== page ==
The Mystery of the Andersonville Dove
NPS/Andersonville National Historic Site
Rows and rows of identical marble headstones mark the graves of 12,920 Union soldiers who died at the Andersonville Prison, but one stands out. The headstone is like the others, except it has a stone dove on top.
Headstone number 12,196 in Section H of the national cemetery marks the grave of L.S. Tuttle, a Sergeant in company F of the 32nd Maine Infantry Regiment. His death in the Andersonville stockade on November 30, 1864, resulted from diarrhea, a common cause of death in the crowded Confederate prison. He was only 29.
Only the barest facts of Tuttle's life are known. Lewis Tuttle was born in Saco, Maine. Records show that before he was employed as a cooper, making and repairing wooden barrels. Two brothers also served in the same company and regiment. Sergeant Tuttle was captured along with his brother David in the contested crossing of the North Ana River in Virginia on May 19, 1864. David would also perish at Andersonville and is buried beneath a plain headstone at grave 12,322.
His other brother, Loren, was probably the luckiest of the three. A Confederate rifleman shot him in the shoulder, which allowed him to be discharged and avoid the possibility of capture and incarceration at Andersonville. Records do not show what happened to him after the Civil War.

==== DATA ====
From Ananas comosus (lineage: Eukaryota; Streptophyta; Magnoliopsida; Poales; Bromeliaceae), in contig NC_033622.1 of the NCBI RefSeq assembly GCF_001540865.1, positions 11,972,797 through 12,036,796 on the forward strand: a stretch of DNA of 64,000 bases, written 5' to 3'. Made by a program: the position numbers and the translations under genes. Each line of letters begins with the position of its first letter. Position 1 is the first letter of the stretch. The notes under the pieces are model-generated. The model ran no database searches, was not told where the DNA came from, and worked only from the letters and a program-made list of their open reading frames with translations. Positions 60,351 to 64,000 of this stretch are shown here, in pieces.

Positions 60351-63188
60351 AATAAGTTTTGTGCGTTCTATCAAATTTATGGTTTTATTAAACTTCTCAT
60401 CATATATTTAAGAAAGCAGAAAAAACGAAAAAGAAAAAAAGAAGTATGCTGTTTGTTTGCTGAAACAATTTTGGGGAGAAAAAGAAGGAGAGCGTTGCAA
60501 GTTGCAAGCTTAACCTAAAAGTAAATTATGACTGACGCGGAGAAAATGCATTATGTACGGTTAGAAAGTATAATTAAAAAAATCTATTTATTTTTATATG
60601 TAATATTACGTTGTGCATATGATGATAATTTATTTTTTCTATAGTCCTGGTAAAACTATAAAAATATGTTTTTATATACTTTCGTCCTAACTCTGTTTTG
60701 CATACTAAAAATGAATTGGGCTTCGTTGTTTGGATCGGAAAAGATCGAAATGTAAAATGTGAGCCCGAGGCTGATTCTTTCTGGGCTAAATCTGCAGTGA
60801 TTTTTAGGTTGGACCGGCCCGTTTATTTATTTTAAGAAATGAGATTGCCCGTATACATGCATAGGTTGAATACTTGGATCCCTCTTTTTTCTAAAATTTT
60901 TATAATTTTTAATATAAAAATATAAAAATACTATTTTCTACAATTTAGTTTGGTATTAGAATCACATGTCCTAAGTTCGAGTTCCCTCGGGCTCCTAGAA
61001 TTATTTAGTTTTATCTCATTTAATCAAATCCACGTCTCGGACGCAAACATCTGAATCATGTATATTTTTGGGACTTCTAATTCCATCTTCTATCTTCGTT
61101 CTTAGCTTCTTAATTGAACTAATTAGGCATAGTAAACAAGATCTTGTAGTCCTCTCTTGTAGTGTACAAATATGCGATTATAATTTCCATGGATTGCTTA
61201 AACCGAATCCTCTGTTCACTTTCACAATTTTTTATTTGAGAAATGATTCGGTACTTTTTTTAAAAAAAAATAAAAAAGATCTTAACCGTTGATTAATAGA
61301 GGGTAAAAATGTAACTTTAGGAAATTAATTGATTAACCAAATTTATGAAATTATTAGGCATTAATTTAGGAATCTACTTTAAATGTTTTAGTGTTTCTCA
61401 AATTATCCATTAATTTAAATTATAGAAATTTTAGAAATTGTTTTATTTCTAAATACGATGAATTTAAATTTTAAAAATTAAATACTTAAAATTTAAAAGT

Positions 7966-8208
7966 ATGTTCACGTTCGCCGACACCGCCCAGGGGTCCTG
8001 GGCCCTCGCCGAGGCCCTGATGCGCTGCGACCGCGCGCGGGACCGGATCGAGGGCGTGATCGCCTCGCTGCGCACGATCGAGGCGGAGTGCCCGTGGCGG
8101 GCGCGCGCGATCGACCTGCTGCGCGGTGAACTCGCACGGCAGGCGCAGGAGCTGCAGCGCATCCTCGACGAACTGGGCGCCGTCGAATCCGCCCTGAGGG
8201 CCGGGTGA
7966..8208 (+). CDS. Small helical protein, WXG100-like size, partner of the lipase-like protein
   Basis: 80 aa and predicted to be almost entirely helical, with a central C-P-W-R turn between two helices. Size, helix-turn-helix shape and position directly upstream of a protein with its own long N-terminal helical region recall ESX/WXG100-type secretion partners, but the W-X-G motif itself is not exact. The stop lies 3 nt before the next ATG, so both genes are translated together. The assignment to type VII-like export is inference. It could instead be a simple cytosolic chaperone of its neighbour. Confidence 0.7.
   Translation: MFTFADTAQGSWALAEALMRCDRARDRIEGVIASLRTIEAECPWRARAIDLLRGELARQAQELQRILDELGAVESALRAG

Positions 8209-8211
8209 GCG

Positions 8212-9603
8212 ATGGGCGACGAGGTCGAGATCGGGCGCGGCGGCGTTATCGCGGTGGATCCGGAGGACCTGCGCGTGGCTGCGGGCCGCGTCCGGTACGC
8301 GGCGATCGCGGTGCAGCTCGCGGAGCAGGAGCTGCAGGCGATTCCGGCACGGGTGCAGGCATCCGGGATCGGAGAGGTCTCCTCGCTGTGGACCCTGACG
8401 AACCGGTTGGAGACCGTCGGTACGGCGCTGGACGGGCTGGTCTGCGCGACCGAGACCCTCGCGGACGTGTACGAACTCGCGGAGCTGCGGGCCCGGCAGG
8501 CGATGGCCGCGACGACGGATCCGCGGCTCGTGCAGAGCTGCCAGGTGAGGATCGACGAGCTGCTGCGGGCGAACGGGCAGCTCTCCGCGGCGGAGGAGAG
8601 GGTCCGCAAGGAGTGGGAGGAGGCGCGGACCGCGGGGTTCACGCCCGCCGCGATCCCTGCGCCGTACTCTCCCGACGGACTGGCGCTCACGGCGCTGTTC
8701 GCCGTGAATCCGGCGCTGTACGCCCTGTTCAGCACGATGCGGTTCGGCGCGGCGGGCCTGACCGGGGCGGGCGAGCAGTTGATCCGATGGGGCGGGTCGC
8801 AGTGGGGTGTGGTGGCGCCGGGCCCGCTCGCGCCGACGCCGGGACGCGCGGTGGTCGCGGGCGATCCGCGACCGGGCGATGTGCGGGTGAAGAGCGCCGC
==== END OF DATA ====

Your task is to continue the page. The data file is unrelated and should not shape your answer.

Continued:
Lewis Tuttle's military records indicate he was six feet tall, fair-skinned, and had light hair and gray eyes. He had a wife named Lydia Ann and two daughters, Clara Ella and Addie Cora.
For years, visitors have been curious about the origin of the dove. The dove has been on the marker for many years, but again, no one knows exactly when it first appeared. There have been many theories as to who put it there and why, but the dove is still a mystery....
What do you think?
Did You Know?
Inside the Andersonville prison was a vibrant free market economy. Prisoner George Fechtner recounted that, “there were a number of barber shops there where men could get shaved, their hair cut and whiskers dyed, and some of them carried on the doctoring business. They would buy their dyeing articles to work with, their soap and other things, from new arrivals.” Other prisoners operated stores, sold firewood, and repaired clothes and shoes.